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Talking With Terrorists

By Patrick Buchanan

With the second Intifada and rise to power of Ariel Sharon, Israel abandoned Oslo and land-for-peace. We will never again negotiate with Arafat, said Sharon, because Israel does not negotiate with terrorists.

Two Israeli prime ministers, Rabin and Peres, had shared a Nobel Prize with Arafat. A third, "Bibi" Netanyahu, had handed over Hebron to Arafat. A fourth, Ehud Barak, had offered Arafat 95 percent of the West Bank and a capital in Jerusalem. Yet, Sharon not only made his policy stick, he got George W. Bush to sign on to it.

As security analyst Michael Vlahos has written, nations often declare adversaries "terrorists" to delegitimize them and absolve themselves of any obligation to talk peace with them. They fall back on the time-tested formula: "We do not negotiate with terrorists!"

And it is surely true that Arafat's Fatah, as well as his PLO, had committed acts of terror: the killing of the innocent for political ends, not only Israelis but U.S. diplomats. Yet, Sharon, in 1953, led a force called Unit 101 into the West Bank village of Kibya to avenge the Arab slaying of an Israeli woman and her children. Sixty-nine Palestinians were massacred, mostly women and children, as their homes were dynamited.

What of us Americans? Do we negotiate with terrorists?

At Tehran and Yalta, FDR ceded Eastern Europe to the Great Terrorist he called "Uncle Joe." Truman at Potsdam affirmed the grant to Stalin. Three years after Soviet tanks crushed the Hungarian Revolution, Eisenhower invited the "Butcher of Budapest" to Camp David and had him escorted on a 10-day U.S. tour.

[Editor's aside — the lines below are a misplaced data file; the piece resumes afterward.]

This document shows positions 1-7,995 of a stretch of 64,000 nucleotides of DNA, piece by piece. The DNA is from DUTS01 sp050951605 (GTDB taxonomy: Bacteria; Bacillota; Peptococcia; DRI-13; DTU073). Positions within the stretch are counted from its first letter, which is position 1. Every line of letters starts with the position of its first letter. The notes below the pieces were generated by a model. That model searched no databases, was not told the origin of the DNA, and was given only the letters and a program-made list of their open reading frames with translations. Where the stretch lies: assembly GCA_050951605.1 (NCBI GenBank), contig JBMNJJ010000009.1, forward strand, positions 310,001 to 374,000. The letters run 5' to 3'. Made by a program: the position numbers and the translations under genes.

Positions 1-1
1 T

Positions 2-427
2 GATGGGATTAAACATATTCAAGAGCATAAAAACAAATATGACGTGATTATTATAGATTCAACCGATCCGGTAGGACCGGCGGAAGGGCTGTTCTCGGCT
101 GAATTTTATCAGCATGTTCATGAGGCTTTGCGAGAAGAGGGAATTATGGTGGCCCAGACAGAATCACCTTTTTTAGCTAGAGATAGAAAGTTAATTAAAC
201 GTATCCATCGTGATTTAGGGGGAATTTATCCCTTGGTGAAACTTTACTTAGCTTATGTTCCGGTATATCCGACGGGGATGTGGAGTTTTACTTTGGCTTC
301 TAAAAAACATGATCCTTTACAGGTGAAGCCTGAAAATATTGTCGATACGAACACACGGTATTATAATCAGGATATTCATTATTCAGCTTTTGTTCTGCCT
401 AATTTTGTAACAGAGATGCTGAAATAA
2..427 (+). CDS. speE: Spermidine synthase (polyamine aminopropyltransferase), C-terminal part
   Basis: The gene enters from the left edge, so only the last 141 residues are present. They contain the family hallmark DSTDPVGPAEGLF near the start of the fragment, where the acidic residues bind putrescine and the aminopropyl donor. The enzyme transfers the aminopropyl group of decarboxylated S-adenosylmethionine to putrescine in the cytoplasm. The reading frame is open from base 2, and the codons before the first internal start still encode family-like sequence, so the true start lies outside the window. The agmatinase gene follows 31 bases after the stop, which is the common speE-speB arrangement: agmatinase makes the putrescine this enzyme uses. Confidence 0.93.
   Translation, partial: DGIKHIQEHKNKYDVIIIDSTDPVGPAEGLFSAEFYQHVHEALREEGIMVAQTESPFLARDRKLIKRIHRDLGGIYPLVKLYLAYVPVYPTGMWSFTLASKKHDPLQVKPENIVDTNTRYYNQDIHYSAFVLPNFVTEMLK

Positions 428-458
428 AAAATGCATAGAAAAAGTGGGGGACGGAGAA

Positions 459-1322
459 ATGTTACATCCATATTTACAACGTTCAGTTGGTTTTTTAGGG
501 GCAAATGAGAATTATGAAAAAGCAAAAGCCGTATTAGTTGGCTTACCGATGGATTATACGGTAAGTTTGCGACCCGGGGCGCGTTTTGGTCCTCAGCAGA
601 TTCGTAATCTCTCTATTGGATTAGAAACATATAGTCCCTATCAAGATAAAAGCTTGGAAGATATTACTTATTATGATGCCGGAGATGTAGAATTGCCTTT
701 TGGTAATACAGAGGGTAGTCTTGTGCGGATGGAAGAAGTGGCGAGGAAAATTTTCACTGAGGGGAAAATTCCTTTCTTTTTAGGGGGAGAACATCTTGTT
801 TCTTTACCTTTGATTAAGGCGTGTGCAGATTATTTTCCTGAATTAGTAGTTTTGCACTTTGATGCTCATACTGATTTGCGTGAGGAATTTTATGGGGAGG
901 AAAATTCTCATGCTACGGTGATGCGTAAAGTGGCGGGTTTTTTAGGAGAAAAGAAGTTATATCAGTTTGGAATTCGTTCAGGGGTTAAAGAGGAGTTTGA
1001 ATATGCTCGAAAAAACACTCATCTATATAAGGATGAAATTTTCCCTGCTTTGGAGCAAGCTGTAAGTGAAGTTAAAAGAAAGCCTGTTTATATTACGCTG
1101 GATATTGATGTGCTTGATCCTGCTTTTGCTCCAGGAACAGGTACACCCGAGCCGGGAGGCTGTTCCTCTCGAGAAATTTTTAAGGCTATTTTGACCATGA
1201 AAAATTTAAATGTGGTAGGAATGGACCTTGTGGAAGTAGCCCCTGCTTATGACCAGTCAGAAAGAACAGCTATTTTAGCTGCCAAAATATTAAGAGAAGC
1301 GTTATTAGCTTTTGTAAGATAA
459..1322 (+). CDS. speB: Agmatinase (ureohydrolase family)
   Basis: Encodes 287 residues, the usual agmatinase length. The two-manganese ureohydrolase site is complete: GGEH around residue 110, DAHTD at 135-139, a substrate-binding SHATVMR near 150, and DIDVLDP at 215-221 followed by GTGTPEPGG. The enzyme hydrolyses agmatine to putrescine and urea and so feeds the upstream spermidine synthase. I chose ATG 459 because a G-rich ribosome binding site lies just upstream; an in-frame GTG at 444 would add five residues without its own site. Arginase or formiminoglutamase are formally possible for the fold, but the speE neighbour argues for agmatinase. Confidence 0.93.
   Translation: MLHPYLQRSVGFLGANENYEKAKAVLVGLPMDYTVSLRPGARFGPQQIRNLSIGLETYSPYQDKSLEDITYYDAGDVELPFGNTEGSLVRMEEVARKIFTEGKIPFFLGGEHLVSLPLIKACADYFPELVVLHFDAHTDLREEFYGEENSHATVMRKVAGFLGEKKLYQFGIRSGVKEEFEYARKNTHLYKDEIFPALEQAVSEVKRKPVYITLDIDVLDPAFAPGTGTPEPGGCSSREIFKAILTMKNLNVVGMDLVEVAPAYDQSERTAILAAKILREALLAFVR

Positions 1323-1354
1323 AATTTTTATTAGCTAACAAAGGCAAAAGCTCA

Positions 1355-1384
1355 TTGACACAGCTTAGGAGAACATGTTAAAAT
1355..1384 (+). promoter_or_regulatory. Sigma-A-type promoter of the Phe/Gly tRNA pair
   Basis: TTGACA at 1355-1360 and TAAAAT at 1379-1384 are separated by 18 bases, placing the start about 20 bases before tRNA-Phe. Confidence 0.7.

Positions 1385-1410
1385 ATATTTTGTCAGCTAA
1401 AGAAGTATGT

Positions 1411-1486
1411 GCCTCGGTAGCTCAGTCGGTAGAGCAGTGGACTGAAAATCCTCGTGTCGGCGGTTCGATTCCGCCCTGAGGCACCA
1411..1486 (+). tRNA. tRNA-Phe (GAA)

In 1972, Nixon went to Peking to shake hands with the greatest terrorist of the century, Mao Tse-tung, even as Mao's Gang of Four, including his wife, carried out the Chinese pogrom known as the Great Proletarian Cultural Revolution.

Moammar Gadhafi is responsible for the air massacre of Americans over Lockerbie. Yet, Bush let Gadhafi out of the sanctions box for giving up his nuclear program and making restitution to the families of the victims on Pan Am Flight 103.

Which brings me to the point: America is a world power with a broader interest in the Middle East than Israel's, and if we are to protect those interests and play the role history has assigned us, we cannot allow any nation to exercise veto power over whom we talk to.

It is preposterous that, at the behest of Israel, we do not talk to a Palestinian Authority led by Hamas after an election in which Bush himself demanded Hamas be included. And while Syria and Iran have been distant and hostile, neither appears to want war with the United States, and neither has attacked us in at least 10 years.

If we can talk to Gadhafi, who has the blood of Americans on his hands, why can't we talk to Bashar al-Assad and Ahmadinejad? Neither of them has slaughtered hundreds of Americans in a terror attack.

Before he launched his democracy project, Bush was warned that free elections would advance the fortunes of Islamic militants. At his insistence, the elections were held. The results?

In Egypt, the Muslim Brotherhood won 60 percent of the seats it contested. Hezbollah swept south Lebanon. Hamas recorded a stunning victory on the West Bank and Gaza. These were the freest and fairest elections ever held in those nations. But Bush refused to engage the winners.

The painful truth is that, in the Middle East, democracy will produce, as it does in the West, two dominant parties. One will be a state party and the other is going to be a party rooted in the Islamic faith.

Time to recognize reality -- and stop isolating America.

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